Rick Cohen | February 28 2014
The contours of nonprofit advocacy have been changing in recent years. This issue of the Cohen Report talks about three current issues in consumer advocacy—consumer advocates helping make government programs work, helping create new and crucially important regulatory and oversight functions, and the problem of phony consumer advocates created and funded by corporate interests.
Rick Cohen | March 28 2013
In House and Senate budgets, we see two very different visions of America’s future, and by extension, diverging visions of how the nonprofit sector will function. What role will government play in helping and protecting vulnerable people?
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The lucrative six-figure speaking fees being paid to Hillary Clinton for speeches at universities have attracted much criticism—too high, too much money being paid to a presidential candidate. Our concern is different: The speaking fees being paid to Clinton (which she says she turns over to the Clinton Foundation) constitute the “repurposing” of donations and tax payments to colleges and universities for the Clinton family’s own philanthropic agenda and might in some cases be purchases of recognition and face time with an expectation of future favors should Hillary Rodham Clinton become the second President Clinton.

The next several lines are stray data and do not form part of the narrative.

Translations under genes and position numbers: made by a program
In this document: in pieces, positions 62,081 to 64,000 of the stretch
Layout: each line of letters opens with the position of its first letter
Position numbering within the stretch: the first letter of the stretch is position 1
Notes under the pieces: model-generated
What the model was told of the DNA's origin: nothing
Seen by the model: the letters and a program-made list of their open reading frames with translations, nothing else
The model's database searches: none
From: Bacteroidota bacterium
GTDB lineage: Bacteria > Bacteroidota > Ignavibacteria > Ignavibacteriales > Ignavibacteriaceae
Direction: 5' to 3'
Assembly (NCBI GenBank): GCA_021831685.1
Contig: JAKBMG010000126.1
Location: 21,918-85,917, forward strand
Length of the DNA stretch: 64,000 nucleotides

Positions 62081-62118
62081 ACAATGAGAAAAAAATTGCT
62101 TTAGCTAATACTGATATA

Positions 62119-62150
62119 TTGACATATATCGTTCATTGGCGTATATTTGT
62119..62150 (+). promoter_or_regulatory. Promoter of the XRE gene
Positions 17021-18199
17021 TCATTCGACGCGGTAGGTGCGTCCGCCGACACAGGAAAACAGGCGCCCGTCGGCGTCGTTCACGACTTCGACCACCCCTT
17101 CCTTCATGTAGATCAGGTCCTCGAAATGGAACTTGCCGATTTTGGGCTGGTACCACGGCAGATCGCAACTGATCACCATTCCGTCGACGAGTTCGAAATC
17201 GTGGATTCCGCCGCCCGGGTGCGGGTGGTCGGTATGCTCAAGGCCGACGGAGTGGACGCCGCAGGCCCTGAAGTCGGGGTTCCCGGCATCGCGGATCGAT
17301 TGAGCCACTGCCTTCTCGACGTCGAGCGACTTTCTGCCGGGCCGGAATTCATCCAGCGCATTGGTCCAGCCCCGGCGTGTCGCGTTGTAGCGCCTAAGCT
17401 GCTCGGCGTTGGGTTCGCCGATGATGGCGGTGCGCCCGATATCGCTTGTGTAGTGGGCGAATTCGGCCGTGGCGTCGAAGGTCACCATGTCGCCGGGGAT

This is the second of a two-part series on how African-American museums in the U.S. are faring amidst the competition for foundation, charitable, and governmental resources. Part I was an overview of the issues and challenges facing black museums; this piece examines the sources of funding and the strategies that some museums are using to survive and thrive.
It is very difficult to find examples of people in responsibility actually taking responsibility for the crises and failures of the organizations they lead. In the wake of the resignation of Veterans Affairs Secretary Eric Shinseki and Mary Barra’s recent announcement of the results of an internal probe of automobile recall problems at General Motors, it may be appropriate to ask where the buck stops in those large entities—and in our own.
Among some promoters of social impact bonds, one might find a tendency toward irrational exuberance. They’ll slip into language that suggests the market discipline purportedly inserted into social programming by private capital is much more broadly applicable to a range of social problems than experience so far bears out. We have some enthusiasm-tempering considerations that SIB advocates and critics might reflect upon.
In the midst of debates over Detroit’s future coming out of an unprecedented big city bankruptcy, the fate of cultural institutions rose to the forefront, largely focused on the future of the Detroit Institute of Arts. Would foundations, would the community rally around an equally important Detroit cultural institution, the Charles H. Wright Museum of African American History? The future for the Wright Museum reminded us that there are numerous African-American museums throughout the nation facing challenges but playing important roles in their communities and for arts and culture nationally. This is the first of a two-part review of the conditions, challenges, and prospects of African-American museums.
What exactly are L3Cs, how are they currently operating, and what potential problems do they pose for the nonprofit sector?
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